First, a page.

Ramsey make the statement when one of the store managers asked him, but to Mr.
Foster’s knowledge, Ms. Ramsey was not disciplined. (Doc. 45-5). Mr. Foster
also testified that he observed Ms. Ramsey eating food from the deli area without
paying for it, that Publix management observed Ms. Ramsey eating the food, and
that Ms. Ramsey never was suspended or terminated for this behavior. (Doc. 455).
Evidence Concerning Ms. Shackelford’s Discharge
Publix terminated Ms. Shackelford because of events that transpired on
November 28, 2011. That day, Ms. Shackelford spent most of her lunch break
arranging to get medication for another Publix employee who was sick. (Doc. 4516 at 152-57). In the time that remained in her break, she went to the Publix deli to
get something to eat. (Id. at 157). She ordered two pieces of rotisserie chicken and
four potato wedges from deli worker Faye Ramsey. (Id. at 158-59). Ms. Ramsey
placed Ms. Shackelford’s food in a black partitioned box that Publix typically uses
for deli dinners. (Id. at 159; Doc. 45-15).2 Individual items typically are served in
a smaller orange box. (Doc. 45-15; Doc. 35-8).
Because of the packaging, Ms. Shackelford looked at the price sticker on the
bottom of the black box to make sure that she would not be charged for a deli
dinner; deli dinners are more expensive than the chicken and one side. The deli
dinner price appeared on the sticker. (Doc. 45-16 at 160-62). Ms. Shackelford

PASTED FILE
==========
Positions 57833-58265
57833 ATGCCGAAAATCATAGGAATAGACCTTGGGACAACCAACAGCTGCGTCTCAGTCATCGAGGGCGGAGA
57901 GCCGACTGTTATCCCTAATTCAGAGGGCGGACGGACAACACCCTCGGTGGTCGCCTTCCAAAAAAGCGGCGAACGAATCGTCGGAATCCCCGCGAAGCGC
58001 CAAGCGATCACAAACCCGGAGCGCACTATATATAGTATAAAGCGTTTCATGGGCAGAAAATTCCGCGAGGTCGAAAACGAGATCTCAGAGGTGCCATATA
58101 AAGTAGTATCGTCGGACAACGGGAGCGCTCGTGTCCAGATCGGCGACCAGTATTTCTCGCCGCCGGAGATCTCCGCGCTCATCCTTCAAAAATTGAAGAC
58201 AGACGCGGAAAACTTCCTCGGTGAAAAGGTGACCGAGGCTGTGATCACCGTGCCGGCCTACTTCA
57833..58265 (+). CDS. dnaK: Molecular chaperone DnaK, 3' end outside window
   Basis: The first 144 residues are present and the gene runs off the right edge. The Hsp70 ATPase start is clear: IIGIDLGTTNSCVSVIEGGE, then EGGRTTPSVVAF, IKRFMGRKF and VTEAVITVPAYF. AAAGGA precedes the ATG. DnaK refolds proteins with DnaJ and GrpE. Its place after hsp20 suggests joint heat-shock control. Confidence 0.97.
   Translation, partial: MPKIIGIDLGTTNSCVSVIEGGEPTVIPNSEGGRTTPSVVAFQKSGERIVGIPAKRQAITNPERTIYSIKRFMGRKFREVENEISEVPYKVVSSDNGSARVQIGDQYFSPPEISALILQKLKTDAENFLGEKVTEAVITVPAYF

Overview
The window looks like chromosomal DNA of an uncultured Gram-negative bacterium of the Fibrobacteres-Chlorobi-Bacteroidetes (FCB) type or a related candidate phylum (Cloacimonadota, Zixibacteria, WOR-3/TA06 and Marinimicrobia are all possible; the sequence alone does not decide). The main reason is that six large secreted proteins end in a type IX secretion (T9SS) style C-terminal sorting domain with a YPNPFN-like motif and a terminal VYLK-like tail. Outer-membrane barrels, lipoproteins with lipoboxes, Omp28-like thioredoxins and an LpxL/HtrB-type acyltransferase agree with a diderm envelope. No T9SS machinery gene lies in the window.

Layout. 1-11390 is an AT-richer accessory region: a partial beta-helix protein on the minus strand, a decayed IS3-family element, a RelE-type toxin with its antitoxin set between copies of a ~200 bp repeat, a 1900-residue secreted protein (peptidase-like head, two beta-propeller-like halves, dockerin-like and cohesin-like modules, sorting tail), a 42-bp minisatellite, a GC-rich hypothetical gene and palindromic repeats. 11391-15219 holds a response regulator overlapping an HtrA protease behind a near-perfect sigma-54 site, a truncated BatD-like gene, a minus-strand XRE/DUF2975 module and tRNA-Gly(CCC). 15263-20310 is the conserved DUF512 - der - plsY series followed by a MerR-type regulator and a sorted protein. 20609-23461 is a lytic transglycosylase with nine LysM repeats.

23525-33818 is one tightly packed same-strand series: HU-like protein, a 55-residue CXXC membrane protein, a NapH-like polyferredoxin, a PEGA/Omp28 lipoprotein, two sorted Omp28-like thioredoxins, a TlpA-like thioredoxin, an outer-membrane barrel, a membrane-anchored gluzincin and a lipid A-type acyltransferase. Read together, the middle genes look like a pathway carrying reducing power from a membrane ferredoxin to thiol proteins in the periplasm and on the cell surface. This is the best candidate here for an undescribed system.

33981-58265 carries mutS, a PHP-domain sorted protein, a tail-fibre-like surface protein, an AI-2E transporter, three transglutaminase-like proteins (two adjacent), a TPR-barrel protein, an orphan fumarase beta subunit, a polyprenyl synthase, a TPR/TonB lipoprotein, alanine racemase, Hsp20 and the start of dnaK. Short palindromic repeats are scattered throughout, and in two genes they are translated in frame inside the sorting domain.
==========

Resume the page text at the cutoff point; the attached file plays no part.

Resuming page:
told Kimberly Brown, the nearest deli worker, about the mistake. (Id. at 162; Doc.
35-8). Ms. Brown was frying chicken, so she asked Kiesha George, another deli
worker, to leave Ms. Shackelford’s order in the black box and correct the price
sticker. Ms. George complied. (Doc. 35-8; Doc. 45-16 at 163-65).
Ms. Shackelford took her food to the customer service counter to pay for it.
(Doc. 45-16 at 166-67).
According to Ms. Shackelford, to avoid being
overcharged, she told Michelle Hunter, who was working at the customer service
Deli dinners consist of a meat, two sides, and a dinner roll. The parties alternately refer to this
meal as a “deli dinner,” “chicken dinner,” or “chicken meal.” For simplicity, the Court uses the
term “deli dinner.”
counter, that she did not get a deli dinner. (Id. at 168). Ms. Hunter reported in a
statement that Ms. Shackelford said she did not get a “chicken meal” and to “just
ring up the smallest ticket, the potato wedges.” (Doc. 35-8). Ms. Shackelford took
the box to the break room and ate the potato wedges. (Doc. 45-16 at 168). She
gave the chicken to Steven Hernandez, another Publix employee, because she did
not have time to eat it. (Id. at 168-69; Doc. 45-12).
While Ms. Shackelford was at the customer service counter, Ms. Hunter did
not open the box of food to check its contents, but after Ms. Shackelford left, Ms.
Hunter told her supervisor, customer service manager Charli Pierce, that she
believed Ms. Shackelford had not paid for all of the food in the box. (Doc. 35-8;
Doc. 35-4 at 41-43). According to Mr. Cook, Ms. Pierce went to the breakroom
and somehow verified that there was chicken in Ms. Shackelford’s box. (Doc. 354 at 48). Ms. Pierce then reported the incident to Mr. Cook. He interviewed Ms.
Hunter, the deli associates involved, and Mr. Hernandez and got written statements
from them. (Doc. 35-4 at 41-43, 50; Doc. 35-8; Doc. 45-12). According to Mr.
Cook, Ms. Hunter rang up the chicken and then voided the charge at Ms.